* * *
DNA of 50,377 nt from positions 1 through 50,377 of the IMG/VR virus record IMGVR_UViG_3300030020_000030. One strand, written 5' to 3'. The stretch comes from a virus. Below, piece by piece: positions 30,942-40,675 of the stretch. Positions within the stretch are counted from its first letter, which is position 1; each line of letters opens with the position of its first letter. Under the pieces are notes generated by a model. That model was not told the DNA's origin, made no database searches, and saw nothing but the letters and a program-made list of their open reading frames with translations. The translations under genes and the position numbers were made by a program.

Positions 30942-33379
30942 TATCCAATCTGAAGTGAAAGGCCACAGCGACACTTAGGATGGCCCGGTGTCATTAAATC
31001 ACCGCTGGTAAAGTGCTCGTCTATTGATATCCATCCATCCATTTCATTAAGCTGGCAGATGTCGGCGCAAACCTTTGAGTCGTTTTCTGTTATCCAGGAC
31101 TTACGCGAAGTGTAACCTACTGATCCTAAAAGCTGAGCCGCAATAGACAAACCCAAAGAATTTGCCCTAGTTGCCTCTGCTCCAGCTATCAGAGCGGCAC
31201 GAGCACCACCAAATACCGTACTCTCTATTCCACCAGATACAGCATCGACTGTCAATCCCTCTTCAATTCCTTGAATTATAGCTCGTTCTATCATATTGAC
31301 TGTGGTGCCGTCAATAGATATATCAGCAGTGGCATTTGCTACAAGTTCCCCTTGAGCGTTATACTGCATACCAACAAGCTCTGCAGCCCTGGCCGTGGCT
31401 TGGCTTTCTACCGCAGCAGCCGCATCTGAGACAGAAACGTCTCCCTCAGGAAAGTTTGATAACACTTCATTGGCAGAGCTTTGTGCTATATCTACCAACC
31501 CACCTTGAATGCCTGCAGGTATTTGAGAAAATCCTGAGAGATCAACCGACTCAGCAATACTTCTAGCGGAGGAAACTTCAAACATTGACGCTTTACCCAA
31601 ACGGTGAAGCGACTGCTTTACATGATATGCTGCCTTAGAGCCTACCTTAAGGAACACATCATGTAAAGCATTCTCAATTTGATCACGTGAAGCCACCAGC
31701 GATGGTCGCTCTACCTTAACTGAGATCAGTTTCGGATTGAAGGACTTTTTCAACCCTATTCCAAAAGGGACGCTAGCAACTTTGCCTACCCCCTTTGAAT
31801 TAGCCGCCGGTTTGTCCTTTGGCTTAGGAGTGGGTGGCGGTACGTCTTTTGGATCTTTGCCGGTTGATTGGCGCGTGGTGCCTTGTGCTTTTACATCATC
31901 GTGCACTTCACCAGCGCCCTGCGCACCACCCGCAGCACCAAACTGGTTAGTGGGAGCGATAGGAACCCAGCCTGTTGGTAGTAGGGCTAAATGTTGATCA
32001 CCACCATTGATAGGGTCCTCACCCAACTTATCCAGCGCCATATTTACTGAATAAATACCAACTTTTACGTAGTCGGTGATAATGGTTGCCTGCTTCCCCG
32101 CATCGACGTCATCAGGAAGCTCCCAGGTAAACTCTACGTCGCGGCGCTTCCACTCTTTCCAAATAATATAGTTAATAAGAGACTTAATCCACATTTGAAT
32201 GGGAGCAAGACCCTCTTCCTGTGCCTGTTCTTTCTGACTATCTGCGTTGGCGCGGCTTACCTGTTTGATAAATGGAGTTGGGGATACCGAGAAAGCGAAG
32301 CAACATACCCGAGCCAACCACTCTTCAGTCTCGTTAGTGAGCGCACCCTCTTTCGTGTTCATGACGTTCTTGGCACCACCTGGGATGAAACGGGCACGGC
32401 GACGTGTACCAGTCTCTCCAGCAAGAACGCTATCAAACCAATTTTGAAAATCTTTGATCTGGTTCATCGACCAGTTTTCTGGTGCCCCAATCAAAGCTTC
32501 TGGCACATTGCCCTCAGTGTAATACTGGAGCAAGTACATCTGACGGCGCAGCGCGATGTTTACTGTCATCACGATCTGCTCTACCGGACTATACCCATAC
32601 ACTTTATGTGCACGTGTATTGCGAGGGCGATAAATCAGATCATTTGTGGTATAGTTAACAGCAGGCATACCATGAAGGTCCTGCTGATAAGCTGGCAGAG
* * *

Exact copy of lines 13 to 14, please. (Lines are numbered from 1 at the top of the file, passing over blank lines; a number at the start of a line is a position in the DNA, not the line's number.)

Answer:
31901 GTGCACTTCACCAGCGCCCTGCGCACCACCCGCAGCACCAAACTGGTTAGTGGGAGCGATAGGAACCCAGCCTGTTGGTAGTAGGGCTAAATGTTGATCA
32001 CCACCATTGATAGGGTCCTCACCCAACTTATCCAGCGCCATATTTACTGAATAAATACCAACTTTTACGTAGTCGGTGATAATGGTTGCCTGCTTCCCCG